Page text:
Where the film falls short, however, is in its storytelling. This is a woman's film—as evidence by the number of women who worked predominant positions on the production—but told by a man. Scorsese does a fantastic job bringing strong visuals, with smooth tracking shots that create an aesthetically pleasing environment, and gets fantastic work from his actors. What he does not accomplish, however, is bringing the energy to this work that he does with his other films. Part of this might be because it doesn't take place in his beloved New York City, but most likely it is because Scorsese is not a woman. Inevitably, he sees the material through the eyes of a man and cannot fully comprehend Alice's predicament. At no point in time does he cheapen her or take away her immense inner strength, but his handling of the material doesn't feel as easy or controlled as it normally does. Some of the editing of the driving scenes is abrupt, which is rare for Scorsese.
Yet despite these flaws, the film as a whole is a success. Scorsese brings a visual touch that aides the performances and brings the script to a cinematic level (it easily could have been written for the stage), but the true force behind the project is Burstyn. As a result of her performance, Alice Doesn't Live Here Anymore is a strong, pro-woman film that accurately portrays the life of a single mom. Like such a life, the film isn't perfect, but it definitely is admirable.
Rating for Style: B+
Rating for Substance: A-
|Aspect Ratio||1.85:1 - Widescreen|
|Original Aspect Ratio||yes|
Image Transfer Review: Warner has created a new transfer for this DVD and it looks extremely good. The anamorphic 1.85:1 widescreen transfer preserves the original aspect ratio. The opening scene, set on a farm in twilight, looks gorgeous with lush reds and oranges. Grain is a constant factor in this transfer as a result of the image, but it is never distracting. Colors and detail, particularly in the scenes of David's ranch, are strong and depth is maintained to create a film-like look. It doesn't look perfect, but it is the best the film has looked on home video (as evidenced by the clips in the included documentary).
Image Transfer Grade: B+
Audio Transfer Review: Like many of their catalog titles, Warner has elected to preserve the original mono sound mix here instead of forcing a Dolby Digital track to material that doesn't need it. The sound is crisp, with clear dialogue and a juiced up musical soundtrack. It isn't anything noteworthy, but it gets the job done. There also is a French mono track.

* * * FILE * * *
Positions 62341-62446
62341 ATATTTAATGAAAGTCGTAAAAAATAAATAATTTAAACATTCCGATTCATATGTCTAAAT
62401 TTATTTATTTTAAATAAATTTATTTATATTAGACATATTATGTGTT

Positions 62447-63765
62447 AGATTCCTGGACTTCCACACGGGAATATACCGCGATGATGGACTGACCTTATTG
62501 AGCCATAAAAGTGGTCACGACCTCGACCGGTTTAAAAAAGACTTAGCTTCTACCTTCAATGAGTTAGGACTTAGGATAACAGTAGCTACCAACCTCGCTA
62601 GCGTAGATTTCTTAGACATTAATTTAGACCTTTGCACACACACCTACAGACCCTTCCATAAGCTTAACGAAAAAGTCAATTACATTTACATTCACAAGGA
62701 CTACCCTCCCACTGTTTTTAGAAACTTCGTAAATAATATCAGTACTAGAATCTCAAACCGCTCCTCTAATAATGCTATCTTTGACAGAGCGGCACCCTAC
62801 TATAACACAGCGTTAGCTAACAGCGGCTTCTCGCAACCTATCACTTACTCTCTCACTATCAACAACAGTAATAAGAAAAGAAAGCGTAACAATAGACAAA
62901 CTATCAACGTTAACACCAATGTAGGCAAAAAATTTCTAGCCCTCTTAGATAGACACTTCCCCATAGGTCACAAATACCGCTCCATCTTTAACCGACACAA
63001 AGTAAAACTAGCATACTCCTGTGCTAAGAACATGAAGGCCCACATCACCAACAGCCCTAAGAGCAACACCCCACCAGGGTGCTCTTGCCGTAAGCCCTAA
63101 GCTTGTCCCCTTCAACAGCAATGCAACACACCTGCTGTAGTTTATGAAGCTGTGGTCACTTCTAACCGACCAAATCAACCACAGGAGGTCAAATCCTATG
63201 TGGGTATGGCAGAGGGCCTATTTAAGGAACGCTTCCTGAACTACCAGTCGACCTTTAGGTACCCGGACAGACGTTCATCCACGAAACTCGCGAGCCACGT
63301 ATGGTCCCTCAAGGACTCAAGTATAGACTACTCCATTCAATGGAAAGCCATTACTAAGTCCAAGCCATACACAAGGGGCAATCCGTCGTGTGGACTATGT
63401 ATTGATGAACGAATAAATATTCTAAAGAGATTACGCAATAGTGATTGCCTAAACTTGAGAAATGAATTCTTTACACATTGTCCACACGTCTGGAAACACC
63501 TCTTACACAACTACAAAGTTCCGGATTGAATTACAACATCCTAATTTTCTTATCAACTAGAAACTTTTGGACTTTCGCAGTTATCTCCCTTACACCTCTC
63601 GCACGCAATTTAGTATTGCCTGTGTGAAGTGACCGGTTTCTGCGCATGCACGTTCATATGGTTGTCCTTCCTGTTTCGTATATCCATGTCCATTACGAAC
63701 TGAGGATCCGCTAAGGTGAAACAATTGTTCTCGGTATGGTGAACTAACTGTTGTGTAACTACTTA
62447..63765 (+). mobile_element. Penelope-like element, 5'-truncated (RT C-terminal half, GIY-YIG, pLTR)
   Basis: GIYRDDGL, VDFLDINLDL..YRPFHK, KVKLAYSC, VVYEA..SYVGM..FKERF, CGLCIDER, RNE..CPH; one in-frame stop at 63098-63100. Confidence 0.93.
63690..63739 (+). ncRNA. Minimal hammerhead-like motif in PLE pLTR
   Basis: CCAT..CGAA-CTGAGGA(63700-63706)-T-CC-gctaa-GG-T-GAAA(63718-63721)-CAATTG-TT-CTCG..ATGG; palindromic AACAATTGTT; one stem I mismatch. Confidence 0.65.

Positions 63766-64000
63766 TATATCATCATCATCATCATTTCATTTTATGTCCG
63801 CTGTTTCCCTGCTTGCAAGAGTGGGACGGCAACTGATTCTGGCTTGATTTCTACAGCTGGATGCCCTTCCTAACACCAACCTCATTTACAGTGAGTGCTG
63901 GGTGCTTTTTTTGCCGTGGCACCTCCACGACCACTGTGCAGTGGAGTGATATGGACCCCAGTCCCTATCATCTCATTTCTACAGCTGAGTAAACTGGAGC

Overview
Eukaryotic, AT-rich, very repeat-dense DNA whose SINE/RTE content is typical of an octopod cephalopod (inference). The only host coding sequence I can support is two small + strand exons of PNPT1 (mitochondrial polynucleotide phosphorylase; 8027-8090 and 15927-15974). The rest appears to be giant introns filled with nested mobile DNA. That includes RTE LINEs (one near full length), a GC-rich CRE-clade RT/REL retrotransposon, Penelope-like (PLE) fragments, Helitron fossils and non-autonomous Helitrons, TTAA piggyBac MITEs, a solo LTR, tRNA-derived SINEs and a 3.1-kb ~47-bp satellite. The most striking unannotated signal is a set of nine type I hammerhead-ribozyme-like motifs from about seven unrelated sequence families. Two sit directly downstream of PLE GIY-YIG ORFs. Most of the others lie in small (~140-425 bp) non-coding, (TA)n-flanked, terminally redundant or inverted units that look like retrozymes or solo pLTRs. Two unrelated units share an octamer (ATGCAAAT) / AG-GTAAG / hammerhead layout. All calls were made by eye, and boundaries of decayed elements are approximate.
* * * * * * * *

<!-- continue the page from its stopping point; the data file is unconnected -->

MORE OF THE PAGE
Audio Transfer Grade: B
Disc ExtrasStatic menu with music
Scene Access with 33 cues and remote access
Subtitles/Captions in English, French, Spanish with remote access
1 Original Trailer(s)
1 Feature/Episode commentary by Ellen Burstyn, Kris Kristofferson, Diane Ladd, Martin Scorsese
Layers Switch: 00h:58m:41s
Extras Review: The extras are not a major component to this release, but are a suitable collection of supplements. There is an audio commentary by Scorsese, Burstyn, Kristofferson, and Ladd of select scenes. The comments by Ladd are the only one's that seem to actually be a commentary on the scene being shown, while the rest of the comments are a collection of interview clips that at times relate to the image but more often do not. Scorsese and Burstyn spend a lot of time on how they became involved with the project and the ideas they wanted to convey. A few anecdotes about the making of the film are mentioned throughout, but not very often. Ladd is the highlight of this commentary, bringing the same amount of energy to this commentary that she did to her performance.
Second Chances...The Making of Alice Doesn't Live Here Anymore (19m:51s) is made up of interviews with Kristofferson and Burstyn. Some of the comments are a repeat from the commentary, but it is mostly new information being intercut with clips from the movie and behind-the-scenes photographs. The final extra is the original trailer, presented in anamorphic 1.85:1 widescreen with Dolby stereo surround sound. The features aren't very extensive, but are worth a watch.
Extras Grade: B
Final CommentsAlice Doesn't Live Here Anymore is not the quintessential Scorsese picture, but it is a good film that offers terrific performances from Ellen Burstyn and Diane Ladd. This DVD has a nicely done new transfer, accompanied by the original mono sound. The extras are interesting, which makes this a worthwhile purchase.
Nate Meyers 2004-09-24